[dohtml]<p align="right"><i>Friday 12 January 2007</i></p><p align="center"><b><font size="4">Shrinking telomeres linked to heart disease</font></b></p>[/dohtml]The gradual erosion of telomeres – the strands of DNA that cap our chromosomes and wear away with each cell division – may play a pivotal role in heart disease. People who go on to have heart attacks have much shorter telomeres than those who remain healthy, a major new study has shown.
Researchers from Leicester and Glasgow Universities in the UK took blood samples from 484 middle-aged men with moderately raised cholesterol, plus [dohtml]1 058[/dohtml] control subjects. They compared the telomere lengths in their white bloods cells at that time and then five years later.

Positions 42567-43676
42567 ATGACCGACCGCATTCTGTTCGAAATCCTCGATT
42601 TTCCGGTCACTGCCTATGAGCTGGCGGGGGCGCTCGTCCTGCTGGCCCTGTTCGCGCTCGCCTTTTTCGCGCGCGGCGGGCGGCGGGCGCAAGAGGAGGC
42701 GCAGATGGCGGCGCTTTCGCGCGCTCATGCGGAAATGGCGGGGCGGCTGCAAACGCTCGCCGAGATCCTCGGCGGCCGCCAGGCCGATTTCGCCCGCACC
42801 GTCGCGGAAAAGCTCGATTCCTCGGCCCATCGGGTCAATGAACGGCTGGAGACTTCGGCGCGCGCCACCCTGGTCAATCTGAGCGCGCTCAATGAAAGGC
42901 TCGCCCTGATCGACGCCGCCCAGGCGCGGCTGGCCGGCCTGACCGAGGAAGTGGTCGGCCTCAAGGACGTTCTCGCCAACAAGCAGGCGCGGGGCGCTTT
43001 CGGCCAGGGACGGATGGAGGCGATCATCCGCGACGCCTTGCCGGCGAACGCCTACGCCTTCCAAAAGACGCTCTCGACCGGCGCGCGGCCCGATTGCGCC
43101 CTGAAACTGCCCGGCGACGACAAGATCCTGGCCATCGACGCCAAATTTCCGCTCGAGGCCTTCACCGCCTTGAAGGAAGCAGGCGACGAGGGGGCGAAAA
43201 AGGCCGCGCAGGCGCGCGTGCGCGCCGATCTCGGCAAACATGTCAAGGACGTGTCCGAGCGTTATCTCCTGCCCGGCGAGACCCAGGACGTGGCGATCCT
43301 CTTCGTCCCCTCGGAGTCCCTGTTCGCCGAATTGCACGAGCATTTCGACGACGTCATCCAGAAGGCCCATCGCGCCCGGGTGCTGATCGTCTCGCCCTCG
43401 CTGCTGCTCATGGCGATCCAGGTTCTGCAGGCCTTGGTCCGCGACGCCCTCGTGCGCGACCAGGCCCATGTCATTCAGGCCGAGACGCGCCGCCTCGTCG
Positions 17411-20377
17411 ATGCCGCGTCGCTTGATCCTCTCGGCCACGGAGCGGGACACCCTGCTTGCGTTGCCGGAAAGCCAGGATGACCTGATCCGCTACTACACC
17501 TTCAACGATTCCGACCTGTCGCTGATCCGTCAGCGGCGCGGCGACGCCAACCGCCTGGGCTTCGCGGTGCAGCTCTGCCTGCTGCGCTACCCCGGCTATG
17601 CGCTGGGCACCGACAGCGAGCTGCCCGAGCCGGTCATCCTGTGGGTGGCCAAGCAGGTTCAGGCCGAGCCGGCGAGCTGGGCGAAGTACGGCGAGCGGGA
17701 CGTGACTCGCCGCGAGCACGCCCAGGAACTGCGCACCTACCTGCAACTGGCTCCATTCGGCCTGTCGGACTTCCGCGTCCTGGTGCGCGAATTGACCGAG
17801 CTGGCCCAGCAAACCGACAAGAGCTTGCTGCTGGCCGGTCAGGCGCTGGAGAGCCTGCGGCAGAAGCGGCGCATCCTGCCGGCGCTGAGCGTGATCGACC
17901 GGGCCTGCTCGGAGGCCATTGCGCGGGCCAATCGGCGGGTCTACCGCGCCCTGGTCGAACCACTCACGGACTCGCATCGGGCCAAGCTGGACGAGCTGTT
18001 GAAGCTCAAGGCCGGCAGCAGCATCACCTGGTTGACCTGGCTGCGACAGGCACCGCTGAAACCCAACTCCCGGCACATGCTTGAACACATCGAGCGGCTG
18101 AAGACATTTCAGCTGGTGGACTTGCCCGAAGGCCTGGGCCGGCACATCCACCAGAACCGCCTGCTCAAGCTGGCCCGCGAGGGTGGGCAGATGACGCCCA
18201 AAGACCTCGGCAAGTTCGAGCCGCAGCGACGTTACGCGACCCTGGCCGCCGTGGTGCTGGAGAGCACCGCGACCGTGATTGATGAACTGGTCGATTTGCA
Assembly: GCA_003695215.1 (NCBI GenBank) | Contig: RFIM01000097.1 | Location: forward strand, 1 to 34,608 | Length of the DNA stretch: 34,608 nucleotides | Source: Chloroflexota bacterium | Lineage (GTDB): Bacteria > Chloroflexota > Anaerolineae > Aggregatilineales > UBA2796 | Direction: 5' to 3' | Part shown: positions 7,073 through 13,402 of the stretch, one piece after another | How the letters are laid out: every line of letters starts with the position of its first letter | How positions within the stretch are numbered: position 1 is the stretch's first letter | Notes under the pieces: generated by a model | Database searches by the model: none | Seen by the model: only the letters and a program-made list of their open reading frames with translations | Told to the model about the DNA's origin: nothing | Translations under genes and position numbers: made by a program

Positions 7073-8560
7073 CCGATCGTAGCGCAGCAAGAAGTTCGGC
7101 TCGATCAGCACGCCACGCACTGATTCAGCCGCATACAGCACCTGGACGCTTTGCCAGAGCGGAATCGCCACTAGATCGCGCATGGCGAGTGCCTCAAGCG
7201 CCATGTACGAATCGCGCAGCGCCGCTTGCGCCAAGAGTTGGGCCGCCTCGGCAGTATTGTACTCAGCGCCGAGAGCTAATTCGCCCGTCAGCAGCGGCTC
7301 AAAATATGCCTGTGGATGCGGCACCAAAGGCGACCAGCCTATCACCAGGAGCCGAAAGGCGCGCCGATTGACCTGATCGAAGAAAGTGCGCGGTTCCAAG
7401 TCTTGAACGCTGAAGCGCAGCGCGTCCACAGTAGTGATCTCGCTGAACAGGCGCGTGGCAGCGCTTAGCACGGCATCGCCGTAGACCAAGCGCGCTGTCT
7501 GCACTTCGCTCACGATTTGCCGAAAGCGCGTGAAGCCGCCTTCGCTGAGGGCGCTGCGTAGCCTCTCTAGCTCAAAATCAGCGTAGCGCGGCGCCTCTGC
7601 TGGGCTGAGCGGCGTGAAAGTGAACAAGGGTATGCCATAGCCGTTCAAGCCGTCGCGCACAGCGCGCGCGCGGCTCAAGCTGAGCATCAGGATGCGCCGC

Both patients and controls with the shortest telomeres five years on were twice as likely to have developed serious heart disease. Intriguingly, the study also found that drugs called statins, which are better known for their cholesterol-lowering properties, appeared to alleviate the effects of telomere damage – and may even have protected telomeres against degradation.
These unexpected discoveries provide important new insights into the causes of arterial disease – the western world’s biggest killer.[dohtml]<blockquote><font face="Trebuchet MS">Full story at <a href="http://www.newscientist.com/article/dn10942-shrinking-telomeres-linked-to-heart-disease.html" target="_blank">New Scientist</a></font></blockquote>[/dohtml]